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Atlético Madrid Masterpiece Theatre: 3-1 at Chelsea

Simeone outwitted Mourinho in London as Atlético stormed to a Champions League final.

Soccer - UEFA Champions League - Semi Final - Second Leg - Chelsea v Atletico Madrid - Stamford Bridge Photo by Andrew Matthews/PA Images via Getty Images

Welcome to Masterpiece Theatre — Atlético Madrid style! I will rewatch and opine about memorable matches from the Diego Simeone era as we wait patiently for present-day Atlético to return.

The series continues with a look back at a Champions League semifinal second leg at Stamford Bridge, where Atlético had a chance to advance to a first European Cup/Champions League final in 40 years.

Diego Simeone’s men were marching to the league title as April turned into May. Raúl García’s 43rd minute goal at Mestalla on April 27 secured a ninth straight domestic win and ensured Atlético would stay top of LaLiga with three rounds to go. The Valencia win was sandwiched between these two legs against Chelsea — the first of which had ended goalless, even as Atleti recorded 69 percent possession and outshot José Mourinho’s side 25-6.

Mourinho regained John Terry and Eden Hazard’s services following injury layoffs, but Petr Čech left the Vicente Calderón with a season-ending shoulder malady. This left 41-year-old Mark Schwarzer to tend goal in West London on April 30. Gabi’s suspension loomed large over Atlético’s midfield — Simeone chose to start Mario Suárez in the captain’s absence, and he inserted goal-shy forward Adrián López into the lineup too.


I stood up, flipped on my dad’s television and watched Chelsea kick off. Atlético began quickly — on four minutes, Koke sent a stinging cross (shot?) off the post after his initial corner was cleared. Fernando Torres looked lively against his boyhood club, and the broadcast picked up Simeone’s screams as Atleti tried to launch an early counterattack.

The visitors had another opportunity on 19 minutes, when nice combination play between Filipe Luís, Adrián and Diego Costa ended with the Spain international forcing Gary Cahill to scramble the ball away just outside the six-yard box.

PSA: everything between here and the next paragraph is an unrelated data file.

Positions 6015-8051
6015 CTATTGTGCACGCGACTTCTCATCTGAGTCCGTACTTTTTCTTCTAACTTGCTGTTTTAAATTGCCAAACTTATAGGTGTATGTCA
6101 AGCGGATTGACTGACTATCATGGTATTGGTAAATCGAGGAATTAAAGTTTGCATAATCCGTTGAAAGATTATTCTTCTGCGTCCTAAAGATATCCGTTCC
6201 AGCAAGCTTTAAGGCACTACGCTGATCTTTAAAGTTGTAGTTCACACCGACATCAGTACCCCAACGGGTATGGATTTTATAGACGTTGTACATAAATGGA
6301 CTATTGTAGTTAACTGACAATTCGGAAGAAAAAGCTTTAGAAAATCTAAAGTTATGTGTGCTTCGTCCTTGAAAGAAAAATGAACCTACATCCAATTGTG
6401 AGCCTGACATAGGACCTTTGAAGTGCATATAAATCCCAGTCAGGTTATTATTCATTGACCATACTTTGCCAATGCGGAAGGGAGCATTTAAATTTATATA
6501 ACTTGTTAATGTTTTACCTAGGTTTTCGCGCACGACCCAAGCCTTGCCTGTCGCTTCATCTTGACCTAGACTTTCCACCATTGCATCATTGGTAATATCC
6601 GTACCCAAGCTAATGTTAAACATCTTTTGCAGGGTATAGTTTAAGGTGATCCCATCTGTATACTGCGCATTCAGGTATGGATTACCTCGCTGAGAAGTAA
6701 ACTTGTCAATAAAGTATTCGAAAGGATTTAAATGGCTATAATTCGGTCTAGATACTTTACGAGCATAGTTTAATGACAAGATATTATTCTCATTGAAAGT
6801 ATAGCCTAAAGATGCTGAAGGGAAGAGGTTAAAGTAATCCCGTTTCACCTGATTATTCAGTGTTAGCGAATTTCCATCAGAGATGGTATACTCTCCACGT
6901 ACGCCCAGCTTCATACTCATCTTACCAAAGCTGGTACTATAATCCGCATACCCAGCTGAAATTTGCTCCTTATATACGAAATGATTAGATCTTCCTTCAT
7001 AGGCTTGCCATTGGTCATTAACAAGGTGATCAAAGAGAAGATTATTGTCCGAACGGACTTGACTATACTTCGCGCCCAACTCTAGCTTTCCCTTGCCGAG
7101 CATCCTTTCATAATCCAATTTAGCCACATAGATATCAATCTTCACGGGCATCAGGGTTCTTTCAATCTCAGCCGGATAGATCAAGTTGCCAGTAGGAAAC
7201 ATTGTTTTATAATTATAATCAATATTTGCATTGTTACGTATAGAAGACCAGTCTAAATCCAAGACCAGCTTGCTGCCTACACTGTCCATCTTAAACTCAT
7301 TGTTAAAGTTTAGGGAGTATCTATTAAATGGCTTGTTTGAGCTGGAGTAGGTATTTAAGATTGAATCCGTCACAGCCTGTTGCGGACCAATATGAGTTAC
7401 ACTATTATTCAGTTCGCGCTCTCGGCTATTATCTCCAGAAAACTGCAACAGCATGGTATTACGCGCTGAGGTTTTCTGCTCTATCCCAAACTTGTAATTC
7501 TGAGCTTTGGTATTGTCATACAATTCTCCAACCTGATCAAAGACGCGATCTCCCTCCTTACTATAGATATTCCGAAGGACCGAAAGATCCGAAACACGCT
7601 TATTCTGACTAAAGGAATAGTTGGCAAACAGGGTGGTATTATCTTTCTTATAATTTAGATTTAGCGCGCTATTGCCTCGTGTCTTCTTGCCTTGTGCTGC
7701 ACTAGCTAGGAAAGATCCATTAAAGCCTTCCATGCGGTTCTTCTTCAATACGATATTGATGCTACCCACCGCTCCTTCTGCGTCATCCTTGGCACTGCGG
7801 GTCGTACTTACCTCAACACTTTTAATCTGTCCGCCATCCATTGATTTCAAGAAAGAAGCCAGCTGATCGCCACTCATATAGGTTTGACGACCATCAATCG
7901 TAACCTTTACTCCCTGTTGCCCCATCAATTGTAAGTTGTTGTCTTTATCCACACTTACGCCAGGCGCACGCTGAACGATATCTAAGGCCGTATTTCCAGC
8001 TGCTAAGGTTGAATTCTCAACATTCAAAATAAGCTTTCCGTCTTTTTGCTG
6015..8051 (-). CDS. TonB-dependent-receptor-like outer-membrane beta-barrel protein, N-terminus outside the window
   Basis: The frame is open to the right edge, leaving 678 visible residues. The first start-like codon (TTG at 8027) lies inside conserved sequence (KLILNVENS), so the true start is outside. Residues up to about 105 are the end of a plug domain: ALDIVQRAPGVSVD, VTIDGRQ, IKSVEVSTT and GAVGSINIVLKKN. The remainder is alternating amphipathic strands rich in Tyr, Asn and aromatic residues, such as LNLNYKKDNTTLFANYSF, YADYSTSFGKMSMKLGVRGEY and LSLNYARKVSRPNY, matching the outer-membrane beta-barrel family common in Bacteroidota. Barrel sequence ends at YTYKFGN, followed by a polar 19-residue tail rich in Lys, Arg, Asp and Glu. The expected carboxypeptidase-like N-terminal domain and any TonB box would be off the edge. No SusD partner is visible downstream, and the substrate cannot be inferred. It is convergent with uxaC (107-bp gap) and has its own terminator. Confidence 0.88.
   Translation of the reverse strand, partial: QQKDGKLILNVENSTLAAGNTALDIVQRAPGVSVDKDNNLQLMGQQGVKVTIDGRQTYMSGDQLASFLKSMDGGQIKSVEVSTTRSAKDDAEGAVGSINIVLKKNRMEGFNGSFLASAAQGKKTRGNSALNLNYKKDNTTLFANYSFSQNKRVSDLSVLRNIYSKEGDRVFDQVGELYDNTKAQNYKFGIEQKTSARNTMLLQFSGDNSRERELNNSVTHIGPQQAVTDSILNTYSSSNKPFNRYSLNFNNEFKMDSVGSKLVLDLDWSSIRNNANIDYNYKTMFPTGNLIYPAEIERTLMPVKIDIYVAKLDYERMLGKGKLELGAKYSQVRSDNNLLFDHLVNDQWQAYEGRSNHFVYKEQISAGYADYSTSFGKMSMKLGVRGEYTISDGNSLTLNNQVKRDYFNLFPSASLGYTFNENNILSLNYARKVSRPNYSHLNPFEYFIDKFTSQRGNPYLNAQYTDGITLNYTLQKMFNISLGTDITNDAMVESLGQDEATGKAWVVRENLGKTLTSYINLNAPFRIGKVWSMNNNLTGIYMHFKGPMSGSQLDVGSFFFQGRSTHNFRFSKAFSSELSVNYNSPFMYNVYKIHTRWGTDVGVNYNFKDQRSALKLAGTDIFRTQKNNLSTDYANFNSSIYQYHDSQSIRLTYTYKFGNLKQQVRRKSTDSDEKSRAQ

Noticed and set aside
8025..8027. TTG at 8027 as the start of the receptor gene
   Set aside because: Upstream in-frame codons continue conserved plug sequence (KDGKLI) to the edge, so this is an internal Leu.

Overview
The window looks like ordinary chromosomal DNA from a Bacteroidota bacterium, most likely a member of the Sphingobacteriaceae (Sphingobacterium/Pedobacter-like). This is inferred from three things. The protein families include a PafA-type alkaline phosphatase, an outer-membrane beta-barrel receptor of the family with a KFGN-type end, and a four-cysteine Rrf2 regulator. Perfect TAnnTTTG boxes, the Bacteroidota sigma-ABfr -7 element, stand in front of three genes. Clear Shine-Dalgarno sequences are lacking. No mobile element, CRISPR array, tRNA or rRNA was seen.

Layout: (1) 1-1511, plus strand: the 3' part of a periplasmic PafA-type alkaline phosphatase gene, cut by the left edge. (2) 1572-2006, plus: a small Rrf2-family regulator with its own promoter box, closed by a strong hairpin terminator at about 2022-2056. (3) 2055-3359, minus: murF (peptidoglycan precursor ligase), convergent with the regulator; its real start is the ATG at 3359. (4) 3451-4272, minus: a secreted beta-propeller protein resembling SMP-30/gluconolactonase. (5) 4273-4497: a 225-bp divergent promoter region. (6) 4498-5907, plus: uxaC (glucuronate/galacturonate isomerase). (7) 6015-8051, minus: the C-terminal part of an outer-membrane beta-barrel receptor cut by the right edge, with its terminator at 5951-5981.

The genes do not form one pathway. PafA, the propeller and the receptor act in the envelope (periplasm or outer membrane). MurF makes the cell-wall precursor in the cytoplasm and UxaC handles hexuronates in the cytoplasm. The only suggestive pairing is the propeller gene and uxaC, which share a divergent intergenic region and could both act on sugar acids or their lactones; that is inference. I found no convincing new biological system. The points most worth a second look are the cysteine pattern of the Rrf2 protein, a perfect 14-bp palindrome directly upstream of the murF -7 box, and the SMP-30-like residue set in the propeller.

The first half continued without incident...until minute 36, when The Kid turned in Chelsea’s first real chance. Willian twisted his way out of trouble and Cesar Azpilicueta’s cross found Torres in a good position between Mario and Miranda. Torres appeared almost apologetic after his slick right-footed finish.

Chelsea v Club Atletico de Madrid - UEFA Champions League Semi Final Photo by Clive Rose/Getty Images

Adrián fired a warning shot with a 42nd minute header at Schwarzer — a warning Chelsea did not heed. Two minutes later, Koke kept alive an Atlético attack with a sliding tackle and the ball ended up at captain Tiago’s feet. Like a flash of lightning, the lead was gone — Tiago lofted a gorgeous ball to an onrushing Juanfran, who slid a cross beyond Ashley Cole to the back post, where a waiting Adrián smashed the ball off the ground into the top of the goal. It was his first goal since November, and he deserved it — though his touch was heavy at times, Adrián’s movement and link-up play had been outstanding.

Martin Tyler’s call, embedded in my memory:

“Now, Tiago...oh, Adrián López, 1-1. Chelsea just stopped. And Atlético Madrid have not just equalized, they’ve scored an away goal. As it stands, they’re going to Lisbon.”


Terry nearly headed Chelsea back into the lead on 53 minutes, but future teammate Thibaut Courtois made a diving stop to preserve the away-goal advantage. And Los Colchoneros would take the lead themselves on the hour, when Samuel Eto’o struck Costa’s right knee in the 18-yard box. The big man was booked for fiddling around with the ball on the spot, but he sent Schwarzer the wrong way and lashed the penalty into the roof of the net.

FBL-EUR-C1-CHELSEA-ATLETICO Photo credit should read GLYN KIRK/AFP via Getty Images

Atlético now were on top by some margin and charging toward a May 24 meeting with Real Madrid in Portugal. Costa was at his very best — a trash-talking machine chasing down every long ball. Mario played one of his better games in midfield, and Koke was a key playmaker in an advanced role (I really miss this Koke). David Luiz’s headed effort off the crossbar was all Atleti’s defense allowed for the rest of the match.

But it was Arda who polished off the result and sent the raucous away stand into raptures. The buildup followed a familiar progression — Tiago ball over the top, Juanfran cross after escaping Hazard, Arda stabbing the ball beyond a motionless Schwarzer. Simeone sprinted down the touchline, a celebration he would replicate at Liverpool nearly six years later.

In the end, Los Rojiblancos registered (per WhoScored) eight shots on target and completed 86 percent of attempted passes in a second half mauling of Mourinho’s men. Simeone had guided Atlético to a first European Cup/Champions League final since 1974, but as he so perfectly put it after full time:

“I want to thank these boys’ mothers for giving them big balls.”


CHE XI: Schwarzer; Ivanović, Cahill, Terry, Cole (Eto’o 54’); Ramires, David Luiz; Azpilicueta, Willian (Schürrle 77’), Hazard; Torres (Ba 67’).

Goal: Torres 36’

ATM XI: Courtois; Juanfran, Godín, Miranda, Filipe Luís; Tiago, Mario, Arda (Rodríguez 84’), Koke; Adrián (Raúl García 66’), Costa (Sosa 76’).

Goals: Adrián 44’, Costa 60’, Arda 72’